One of the issues we have exerienced in the past is that any truncation of a column’s data in fast load will not force the package to fail. What? So a package can succeed when in fact the data itself could potentially not be complete!?! Yes this is certainly the case, lets take a quick look with an example.
Read on for details and potential workarounds.
In the last post, we explored a couple of examples of using Extended Events to enhance T-SQL error handling. There was some potential there. But a hard-coded SPID was necessary: we couldn’t use the code examples for anything automated. It was cumbersome, too. Let’s change that, shall we?
To make the code easier to work with, I moved most of it into three stored procs: one each to create an XEvent session, get the XEvent session data, and drop the XEvent session. There’s also a table type. This will negate the need to declare a temp table over and over. The four objects can be created in any database you choose. I opted to create them in [tempdb]. The code for each is below in the four tabs.
This is a very interesting solution.
Here’s an example for DBCC CHECKDB on a corrupt database. Remember from the last post that in this scenario, control never passes to the CATCH block. So we’ll need to check the Event Session data after END CATCH. You can also run this as a single batch in SSMS, but you’ll need a corrupt database to get similar results. As before, replace “2016” with your SPID.
There are a lot of working parts to this, so read the scripts carefully if you’re interested in implementing something similar yourself.
The input for this stream is set to an event hub which has a standard subscription. The basic subscription, which is of course cheaper, has one default consumer group. With a standard subscription multiple consumer groups can be created and more importantly named. When setting up the inputs there is a blank for the name of the consumer group. If you have a basic subscription this will be empty. If it is empty, then the event hub won’t pass data to the stream analytics job. Perhaps there is a way to get a basic event hub to work with a stream analytics job, but I couldn’t make it happen. When I created an event hub with a standard subscription and created a consumer group and added that name to the input of a streaming analytics job, it worked.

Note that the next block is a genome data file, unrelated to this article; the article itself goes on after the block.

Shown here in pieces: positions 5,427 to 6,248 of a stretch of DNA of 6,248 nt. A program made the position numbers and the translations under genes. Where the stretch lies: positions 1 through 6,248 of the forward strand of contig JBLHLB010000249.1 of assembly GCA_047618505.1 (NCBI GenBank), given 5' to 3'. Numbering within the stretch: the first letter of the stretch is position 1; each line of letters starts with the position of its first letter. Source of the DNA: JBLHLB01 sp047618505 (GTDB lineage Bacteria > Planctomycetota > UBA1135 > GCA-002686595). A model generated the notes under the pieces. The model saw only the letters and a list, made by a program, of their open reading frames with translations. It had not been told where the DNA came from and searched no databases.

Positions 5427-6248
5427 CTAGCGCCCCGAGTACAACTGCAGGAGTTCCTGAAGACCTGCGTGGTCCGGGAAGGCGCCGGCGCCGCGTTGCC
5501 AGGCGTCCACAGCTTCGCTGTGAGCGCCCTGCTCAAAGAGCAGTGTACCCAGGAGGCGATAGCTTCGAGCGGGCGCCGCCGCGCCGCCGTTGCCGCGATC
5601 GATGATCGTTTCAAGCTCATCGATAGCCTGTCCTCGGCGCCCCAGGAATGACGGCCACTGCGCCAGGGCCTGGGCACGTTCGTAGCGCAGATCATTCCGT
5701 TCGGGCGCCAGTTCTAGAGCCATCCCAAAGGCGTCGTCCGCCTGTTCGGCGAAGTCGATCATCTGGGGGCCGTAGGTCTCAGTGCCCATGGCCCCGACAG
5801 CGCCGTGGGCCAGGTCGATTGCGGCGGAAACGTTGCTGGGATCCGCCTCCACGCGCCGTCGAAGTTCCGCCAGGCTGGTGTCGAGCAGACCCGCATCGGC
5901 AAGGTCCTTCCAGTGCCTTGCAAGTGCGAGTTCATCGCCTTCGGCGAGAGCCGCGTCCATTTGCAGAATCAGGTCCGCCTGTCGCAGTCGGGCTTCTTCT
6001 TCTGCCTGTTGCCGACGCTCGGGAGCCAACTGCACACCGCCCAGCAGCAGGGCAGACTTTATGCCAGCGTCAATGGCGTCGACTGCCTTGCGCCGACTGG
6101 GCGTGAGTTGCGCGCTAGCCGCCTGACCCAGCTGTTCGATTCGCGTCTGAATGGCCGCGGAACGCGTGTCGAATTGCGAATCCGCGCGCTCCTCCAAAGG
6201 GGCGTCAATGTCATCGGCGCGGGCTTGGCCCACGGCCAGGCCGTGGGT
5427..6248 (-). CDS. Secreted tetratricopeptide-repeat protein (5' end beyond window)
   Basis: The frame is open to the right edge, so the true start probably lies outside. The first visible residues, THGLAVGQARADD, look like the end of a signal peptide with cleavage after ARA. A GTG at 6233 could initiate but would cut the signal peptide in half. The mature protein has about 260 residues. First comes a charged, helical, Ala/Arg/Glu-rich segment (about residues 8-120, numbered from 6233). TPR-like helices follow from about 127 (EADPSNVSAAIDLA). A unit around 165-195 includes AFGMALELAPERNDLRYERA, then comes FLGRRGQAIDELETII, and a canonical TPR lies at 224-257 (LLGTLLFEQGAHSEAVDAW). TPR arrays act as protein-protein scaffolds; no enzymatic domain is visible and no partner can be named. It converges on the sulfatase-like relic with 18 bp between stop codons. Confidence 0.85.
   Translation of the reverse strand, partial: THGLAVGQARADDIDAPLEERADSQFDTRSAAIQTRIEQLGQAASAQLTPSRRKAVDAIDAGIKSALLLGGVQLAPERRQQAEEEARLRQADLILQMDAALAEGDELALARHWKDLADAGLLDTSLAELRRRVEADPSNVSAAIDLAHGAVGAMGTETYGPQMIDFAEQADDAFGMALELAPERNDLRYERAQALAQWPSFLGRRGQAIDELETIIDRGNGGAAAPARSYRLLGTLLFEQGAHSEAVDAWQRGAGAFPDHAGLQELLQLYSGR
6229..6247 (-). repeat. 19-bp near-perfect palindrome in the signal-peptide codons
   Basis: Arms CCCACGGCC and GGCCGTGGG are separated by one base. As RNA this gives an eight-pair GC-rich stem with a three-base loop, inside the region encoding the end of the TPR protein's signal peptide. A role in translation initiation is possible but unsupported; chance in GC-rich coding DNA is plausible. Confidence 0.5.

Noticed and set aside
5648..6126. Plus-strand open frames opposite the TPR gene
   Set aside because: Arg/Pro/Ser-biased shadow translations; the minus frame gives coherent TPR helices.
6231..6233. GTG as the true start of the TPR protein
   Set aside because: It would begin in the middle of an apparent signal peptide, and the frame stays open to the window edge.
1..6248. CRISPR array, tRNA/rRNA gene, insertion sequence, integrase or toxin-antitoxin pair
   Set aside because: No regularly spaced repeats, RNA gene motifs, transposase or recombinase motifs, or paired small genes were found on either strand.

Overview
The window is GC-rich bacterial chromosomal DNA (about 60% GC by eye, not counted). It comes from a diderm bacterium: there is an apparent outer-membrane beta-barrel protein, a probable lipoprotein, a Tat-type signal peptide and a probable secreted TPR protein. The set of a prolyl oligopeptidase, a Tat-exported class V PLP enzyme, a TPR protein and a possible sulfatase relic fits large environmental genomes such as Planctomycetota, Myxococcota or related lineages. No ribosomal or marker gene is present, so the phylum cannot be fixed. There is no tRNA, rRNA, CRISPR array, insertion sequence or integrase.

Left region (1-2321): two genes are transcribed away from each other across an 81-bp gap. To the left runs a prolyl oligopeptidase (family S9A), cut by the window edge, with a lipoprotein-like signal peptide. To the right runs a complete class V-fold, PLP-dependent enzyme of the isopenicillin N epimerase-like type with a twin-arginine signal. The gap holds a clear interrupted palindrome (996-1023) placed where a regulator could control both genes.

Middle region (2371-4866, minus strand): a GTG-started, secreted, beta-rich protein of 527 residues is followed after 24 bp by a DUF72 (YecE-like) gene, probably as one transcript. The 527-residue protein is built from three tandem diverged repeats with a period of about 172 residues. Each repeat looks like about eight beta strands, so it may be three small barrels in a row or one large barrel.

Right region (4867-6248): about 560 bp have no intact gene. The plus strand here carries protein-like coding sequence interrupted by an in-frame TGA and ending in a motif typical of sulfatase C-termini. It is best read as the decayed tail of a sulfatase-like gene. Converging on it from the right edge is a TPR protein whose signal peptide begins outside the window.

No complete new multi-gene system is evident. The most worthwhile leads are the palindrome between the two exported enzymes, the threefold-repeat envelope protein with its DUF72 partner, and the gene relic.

Read on for details.
However, when run via SQL Agent, it succeeds. GAH!
I tried 50 different variations; modifying the script, various TRY..CATCH blocks found on the internet. Nothing. Every single one of them succeeded.
Then I remembered that by default, even though it had an error, by default errors always continue. ($ErrorActionPreference=”Continue”. So I added this line at the top:
Read on for the answer.
We didn’t just lose one error. We lost them all! DBCC CHECKDB on a corrupt database just came back “clean” and the CATCH block never executed. We’ve moved into dangerous territory now. This is no longer an inconvenience or an annoyance. This could lead to data loss, financial harm to your company, maybe even some risk to your career.
Dave promises a better approach in his next post.